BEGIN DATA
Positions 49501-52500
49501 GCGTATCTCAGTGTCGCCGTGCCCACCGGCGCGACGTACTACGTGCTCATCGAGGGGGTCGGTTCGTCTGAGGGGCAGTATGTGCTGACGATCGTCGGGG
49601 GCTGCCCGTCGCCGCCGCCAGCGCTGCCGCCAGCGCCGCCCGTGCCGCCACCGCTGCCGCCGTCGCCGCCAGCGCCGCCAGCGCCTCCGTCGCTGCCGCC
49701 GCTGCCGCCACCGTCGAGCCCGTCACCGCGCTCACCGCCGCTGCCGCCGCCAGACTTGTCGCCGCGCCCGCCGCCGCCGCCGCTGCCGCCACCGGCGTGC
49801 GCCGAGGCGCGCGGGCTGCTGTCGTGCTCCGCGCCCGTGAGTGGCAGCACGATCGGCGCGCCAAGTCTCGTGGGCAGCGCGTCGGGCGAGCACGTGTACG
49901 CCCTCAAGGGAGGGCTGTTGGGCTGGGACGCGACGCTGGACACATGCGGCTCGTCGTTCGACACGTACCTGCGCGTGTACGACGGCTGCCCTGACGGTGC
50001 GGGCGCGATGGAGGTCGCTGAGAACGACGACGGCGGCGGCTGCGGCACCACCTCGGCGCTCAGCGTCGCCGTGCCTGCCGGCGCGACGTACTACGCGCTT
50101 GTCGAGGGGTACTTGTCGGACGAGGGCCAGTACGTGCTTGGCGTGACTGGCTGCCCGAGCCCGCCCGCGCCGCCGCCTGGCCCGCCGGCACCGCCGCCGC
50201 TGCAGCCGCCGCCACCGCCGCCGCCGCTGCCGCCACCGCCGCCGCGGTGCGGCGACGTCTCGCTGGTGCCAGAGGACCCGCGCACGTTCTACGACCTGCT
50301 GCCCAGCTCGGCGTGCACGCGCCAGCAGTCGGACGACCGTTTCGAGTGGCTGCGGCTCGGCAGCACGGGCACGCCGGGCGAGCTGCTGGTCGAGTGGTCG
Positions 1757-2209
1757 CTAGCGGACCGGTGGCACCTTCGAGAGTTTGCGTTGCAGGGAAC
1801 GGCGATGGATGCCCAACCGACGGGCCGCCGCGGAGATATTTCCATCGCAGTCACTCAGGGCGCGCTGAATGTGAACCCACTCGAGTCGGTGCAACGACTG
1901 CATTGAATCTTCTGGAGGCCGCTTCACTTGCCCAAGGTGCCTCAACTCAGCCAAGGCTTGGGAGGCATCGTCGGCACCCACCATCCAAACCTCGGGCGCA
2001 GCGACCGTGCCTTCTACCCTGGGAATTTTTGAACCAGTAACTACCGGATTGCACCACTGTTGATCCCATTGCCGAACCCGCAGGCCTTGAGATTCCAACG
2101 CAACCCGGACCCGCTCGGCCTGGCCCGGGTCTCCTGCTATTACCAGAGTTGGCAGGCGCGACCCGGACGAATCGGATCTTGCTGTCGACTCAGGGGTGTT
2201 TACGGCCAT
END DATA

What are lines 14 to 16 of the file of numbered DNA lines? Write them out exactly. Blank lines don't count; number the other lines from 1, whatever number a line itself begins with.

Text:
1901 CATTGAATCTTCTGGAGGCCGCTTCACTTGCCCAAGGTGCCTCAACTCAGCCAAGGCTTGGGAGGCATCGTCGGCACCCACCATCCAAACCTCGGGCGCA
2001 GCGACCGTGCCTTCTACCCTGGGAATTTTTGAACCAGTAACTACCGGATTGCACCACTGTTGATCCCATTGCCGAACCCGCAGGCCTTGAGATTCCAACG
2101 CAACCCGGACCCGCTCGGCCTGGCCCGGGTCTCCTGCTATTACCAGAGTTGGCAGGCGCGACCCGGACGAATCGGATCTTGCTGTCGACTCAGGGGTGTT